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Predictors of time to relapse/recurrence after electroconvulsive therapy in patients with major depressive disorder: a population-based cohort study
Örebro University, School of Health and Medical Sciences.ORCID iD: 0000-0001-7454-3065
Örebro University, School of Health and Medical Sciences.
2011 (English)In: Depression Research and Treatment, ISSN 2090-1321, E-ISSN 2090-133X, Vol. 2011, p. 470985-Article in journal (Refereed) Published
Abstract [en]

Objective. The aim of the study is to define predictors of relapse/recurrence after electroconvulsive therapy, ECT, for patients with major depressive disorder. Methods. A study of all patients (n = 486) treated by means of ECT for major depressive disorder was performed. The data were derived from a regional quality register in Sweden. Psychiatric hospitalisation or suicide was used as a marker for relapse/recurrence. Results. The relapse/recurrence rate within one year after ECT was 34%. Factors associated with increased risk of relapse/recurrence included comorbid substance dependence and treatment with benzodiazepines or antipsychotics during the follow-up period. Conclusions. Within the first years after ECT, relapses/recurrences leading to hospitalisation or suicide are common. Treatment with lithium might be beneficial, while benzodiazepines, antipsychotics, or continuation ECT does not seem to significantly reduce the risk of relapse/recurrence.

Place, publisher, year, edition, pages
2011. Vol. 2011, p. 470985-
National Category
Medical and Health Sciences
Identifiers
URN: urn:nbn:se:oru:diva-27588DOI: 10.1155/2011/470985PubMedID: 22110913OAI: oai:DiVA.org:oru-27588DiVA, id: diva2:605825
Available from: 2013-02-15 Created: 2013-02-15 Last updated: 2017-12-06Bibliographically approved
In thesis
1. Electroconvulsive therapy for depression
Open this publication in new window or tab >>Electroconvulsive therapy for depression
2013 (English)Doctoral thesis, comprehensive summary (Other academic)
Abstract [en]

Aim: The overarching aims of the thesis were to identify clinical characteristics that predict the outcomes of depressed patients treated inclinical practice by ECT, and to elucidate the effectiveness of continuation ECT at preventing relapses and recurrences.

Methods: The studies included a retrospective chart review, three studies based on a quality register for ECT, and a randomized controlled trial(RCT) examining the effectiveness of continued ECT.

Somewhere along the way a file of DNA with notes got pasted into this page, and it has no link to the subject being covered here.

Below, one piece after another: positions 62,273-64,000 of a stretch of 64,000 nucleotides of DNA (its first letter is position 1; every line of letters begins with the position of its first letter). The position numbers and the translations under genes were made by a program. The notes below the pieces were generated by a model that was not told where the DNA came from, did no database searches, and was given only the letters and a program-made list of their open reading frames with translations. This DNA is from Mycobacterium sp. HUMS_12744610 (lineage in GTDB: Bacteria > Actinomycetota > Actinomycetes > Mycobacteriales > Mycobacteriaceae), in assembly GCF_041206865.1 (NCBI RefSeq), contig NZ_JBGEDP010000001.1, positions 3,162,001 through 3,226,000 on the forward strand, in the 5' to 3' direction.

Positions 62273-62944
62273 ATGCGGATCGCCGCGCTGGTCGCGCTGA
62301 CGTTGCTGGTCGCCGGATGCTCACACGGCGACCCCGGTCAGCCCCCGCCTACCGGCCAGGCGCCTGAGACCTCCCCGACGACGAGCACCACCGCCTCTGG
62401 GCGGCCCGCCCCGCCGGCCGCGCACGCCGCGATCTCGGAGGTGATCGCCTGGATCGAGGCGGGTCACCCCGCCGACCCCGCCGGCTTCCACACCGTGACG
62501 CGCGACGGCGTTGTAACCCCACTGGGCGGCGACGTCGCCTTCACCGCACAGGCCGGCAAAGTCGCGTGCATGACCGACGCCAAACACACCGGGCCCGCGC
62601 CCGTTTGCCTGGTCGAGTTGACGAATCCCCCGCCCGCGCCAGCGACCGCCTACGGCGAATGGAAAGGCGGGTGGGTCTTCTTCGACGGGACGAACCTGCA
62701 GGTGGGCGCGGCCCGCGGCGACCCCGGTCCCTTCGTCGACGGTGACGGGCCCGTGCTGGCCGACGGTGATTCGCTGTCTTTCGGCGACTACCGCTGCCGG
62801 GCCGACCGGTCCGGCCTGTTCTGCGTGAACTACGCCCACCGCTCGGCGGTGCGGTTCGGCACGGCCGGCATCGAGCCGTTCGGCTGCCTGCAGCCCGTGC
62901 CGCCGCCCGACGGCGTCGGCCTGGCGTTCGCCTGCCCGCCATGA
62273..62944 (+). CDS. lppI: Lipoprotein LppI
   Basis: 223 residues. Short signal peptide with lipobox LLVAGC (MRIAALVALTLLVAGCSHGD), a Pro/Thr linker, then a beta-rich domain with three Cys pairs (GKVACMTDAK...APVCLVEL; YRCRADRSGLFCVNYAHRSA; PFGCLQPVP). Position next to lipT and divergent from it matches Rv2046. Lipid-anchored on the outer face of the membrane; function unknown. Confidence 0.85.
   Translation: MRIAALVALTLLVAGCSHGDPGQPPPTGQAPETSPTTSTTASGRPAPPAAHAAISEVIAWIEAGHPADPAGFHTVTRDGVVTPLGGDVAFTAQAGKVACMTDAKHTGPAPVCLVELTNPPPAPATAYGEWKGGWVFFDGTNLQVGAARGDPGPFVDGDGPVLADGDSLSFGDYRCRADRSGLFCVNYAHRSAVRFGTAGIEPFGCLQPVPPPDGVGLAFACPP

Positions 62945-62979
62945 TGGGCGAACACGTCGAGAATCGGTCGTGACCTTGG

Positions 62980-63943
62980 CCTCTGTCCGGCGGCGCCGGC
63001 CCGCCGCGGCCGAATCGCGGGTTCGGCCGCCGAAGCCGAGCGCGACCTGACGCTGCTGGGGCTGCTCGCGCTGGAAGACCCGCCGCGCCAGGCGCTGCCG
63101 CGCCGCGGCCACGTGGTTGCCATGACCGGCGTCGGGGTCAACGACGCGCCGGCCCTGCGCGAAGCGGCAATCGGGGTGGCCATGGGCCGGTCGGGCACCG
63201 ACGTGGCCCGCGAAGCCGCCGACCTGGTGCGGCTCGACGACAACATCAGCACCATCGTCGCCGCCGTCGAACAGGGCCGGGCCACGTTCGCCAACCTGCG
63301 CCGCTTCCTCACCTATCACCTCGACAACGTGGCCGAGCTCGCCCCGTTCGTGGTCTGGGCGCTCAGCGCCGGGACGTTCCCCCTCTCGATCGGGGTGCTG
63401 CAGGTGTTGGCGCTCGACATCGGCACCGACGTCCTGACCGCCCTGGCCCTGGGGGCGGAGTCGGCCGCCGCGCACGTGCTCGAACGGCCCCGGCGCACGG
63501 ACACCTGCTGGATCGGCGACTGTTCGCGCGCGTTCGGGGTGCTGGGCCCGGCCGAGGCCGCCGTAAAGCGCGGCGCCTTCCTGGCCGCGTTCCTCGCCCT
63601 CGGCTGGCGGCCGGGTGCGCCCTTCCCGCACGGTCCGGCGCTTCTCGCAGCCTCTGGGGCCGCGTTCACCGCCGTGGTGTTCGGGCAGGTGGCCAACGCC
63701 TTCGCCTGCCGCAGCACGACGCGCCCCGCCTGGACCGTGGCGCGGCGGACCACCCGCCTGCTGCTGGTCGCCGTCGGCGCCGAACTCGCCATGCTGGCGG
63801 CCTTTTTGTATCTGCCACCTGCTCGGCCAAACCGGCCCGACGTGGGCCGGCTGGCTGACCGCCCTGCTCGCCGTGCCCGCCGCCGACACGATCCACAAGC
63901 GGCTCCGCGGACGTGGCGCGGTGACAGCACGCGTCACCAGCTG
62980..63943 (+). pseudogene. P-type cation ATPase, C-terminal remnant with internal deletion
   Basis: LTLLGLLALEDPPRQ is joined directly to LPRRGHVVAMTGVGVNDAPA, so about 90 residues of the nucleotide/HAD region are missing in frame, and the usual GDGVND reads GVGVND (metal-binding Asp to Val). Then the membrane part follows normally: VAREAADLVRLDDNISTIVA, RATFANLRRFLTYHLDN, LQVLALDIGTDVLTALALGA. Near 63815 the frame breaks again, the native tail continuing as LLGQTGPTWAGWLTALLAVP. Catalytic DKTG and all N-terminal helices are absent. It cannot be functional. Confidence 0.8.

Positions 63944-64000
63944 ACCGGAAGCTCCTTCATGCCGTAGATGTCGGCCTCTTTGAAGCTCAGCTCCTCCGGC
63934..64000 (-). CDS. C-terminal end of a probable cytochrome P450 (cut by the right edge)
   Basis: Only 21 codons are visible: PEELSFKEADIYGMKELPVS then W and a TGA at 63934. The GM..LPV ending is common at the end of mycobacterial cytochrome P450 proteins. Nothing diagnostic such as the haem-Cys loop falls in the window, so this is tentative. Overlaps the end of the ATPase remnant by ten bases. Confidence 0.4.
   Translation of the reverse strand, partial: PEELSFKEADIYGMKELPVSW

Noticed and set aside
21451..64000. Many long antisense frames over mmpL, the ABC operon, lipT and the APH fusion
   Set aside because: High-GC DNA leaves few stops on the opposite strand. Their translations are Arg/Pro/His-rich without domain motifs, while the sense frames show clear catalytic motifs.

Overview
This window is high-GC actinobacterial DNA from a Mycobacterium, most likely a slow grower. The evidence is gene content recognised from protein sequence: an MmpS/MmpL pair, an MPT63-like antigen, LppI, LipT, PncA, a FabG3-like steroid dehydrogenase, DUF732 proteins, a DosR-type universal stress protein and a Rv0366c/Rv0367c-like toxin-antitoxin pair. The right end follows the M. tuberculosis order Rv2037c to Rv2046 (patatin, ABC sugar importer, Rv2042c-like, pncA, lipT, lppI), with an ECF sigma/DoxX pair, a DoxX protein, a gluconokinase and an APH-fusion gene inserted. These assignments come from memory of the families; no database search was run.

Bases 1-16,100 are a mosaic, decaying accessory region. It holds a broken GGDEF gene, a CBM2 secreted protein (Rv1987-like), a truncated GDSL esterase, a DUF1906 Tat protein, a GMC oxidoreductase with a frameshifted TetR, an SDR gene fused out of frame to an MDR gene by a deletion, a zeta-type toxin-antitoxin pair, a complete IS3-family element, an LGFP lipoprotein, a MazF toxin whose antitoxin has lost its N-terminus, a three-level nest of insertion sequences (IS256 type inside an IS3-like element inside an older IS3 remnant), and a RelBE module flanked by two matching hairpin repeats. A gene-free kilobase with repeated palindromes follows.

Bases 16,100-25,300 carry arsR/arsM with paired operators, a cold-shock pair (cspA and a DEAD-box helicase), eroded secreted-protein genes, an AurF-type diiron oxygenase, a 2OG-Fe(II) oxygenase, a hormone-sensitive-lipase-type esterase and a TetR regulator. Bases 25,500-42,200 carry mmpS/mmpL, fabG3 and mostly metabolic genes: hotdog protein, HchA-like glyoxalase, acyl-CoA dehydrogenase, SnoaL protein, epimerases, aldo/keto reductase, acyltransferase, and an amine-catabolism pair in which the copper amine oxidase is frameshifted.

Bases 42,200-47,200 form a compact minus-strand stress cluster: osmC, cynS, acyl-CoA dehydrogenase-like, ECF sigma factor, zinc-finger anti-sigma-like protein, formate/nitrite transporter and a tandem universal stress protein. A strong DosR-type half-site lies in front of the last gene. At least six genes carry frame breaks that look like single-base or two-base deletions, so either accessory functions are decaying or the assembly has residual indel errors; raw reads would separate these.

Results: The overall response rate to ECT was 80%. Patients with psychotic depression (89%), older patients (84%), and inpatients (83%) had the highest response rates. Patients with personality disorders (66%) and outpatients (66%) had the lowest response rates. With regard to patients on sick leave, 59%, 71% and 88% of patients regained occupational functioning 6, 12 and 24 months after ECT, respectively. The rate of hospitalisation after ECT was high, with rates of 25%, 34%and 44% 6, 12 and 24 months after ECT, respectively. The relapse rate was higher in patients that were taking benzodiazepines and lower in patients that were taking lithium.

The relapse rate was significantly lower in patients treated with continued ECT in combination with pharmacotherapy (32%) than in those treated with pharmacotherapy alone (61%). This difference was particularly pronounced in medication-resistant patients (31% vs. 85%)

Conclusions: The short-term response rate to ECT is relatively high in all patient subgroups, and is particularly high in older patients, inpatients and patients with severe depression. Patients often regain occupational functioning after ECT; however, this takes a considerably longer time than that required for symptom relief. Nevertheless, the relapse and recurrence rates of patients are high in the years after ECT. Continuation ECT and lithium treatment can be combined with antidepressants to reduce the risk of relapse and recurrence. Further RCTs are required to define the indications for continuation ECT and lithium treatment.

Place, publisher, year, edition, pages
Örebro: Örebro universitet, 2013. p. 89
Series
Örebro Studies in Medicine, ISSN 1652-4063 ; 85
Keywords
electroconvulsive therapy, mood disorders, depressive disorder, major, bipolar disorder, treatment outcome, recurrence
National Category
Medical and Health Sciences
Research subject
Medicine
Identifiers
urn:nbn:se:oru:diva-28663 (URN)978-91-7668-932-5 (ISBN)
Public defence
2013-05-24, Bohmanssonsalen Universitetssjukhuset, Södra Grev Rosengatan, Örebro, 13:00 (Swedish)
Opponent
Supervisors
Available from: 2013-04-11 Created: 2013-04-11 Last updated: 2017-10-17Bibliographically approved

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Nordenskjöld, AxelEngström, Ingemar

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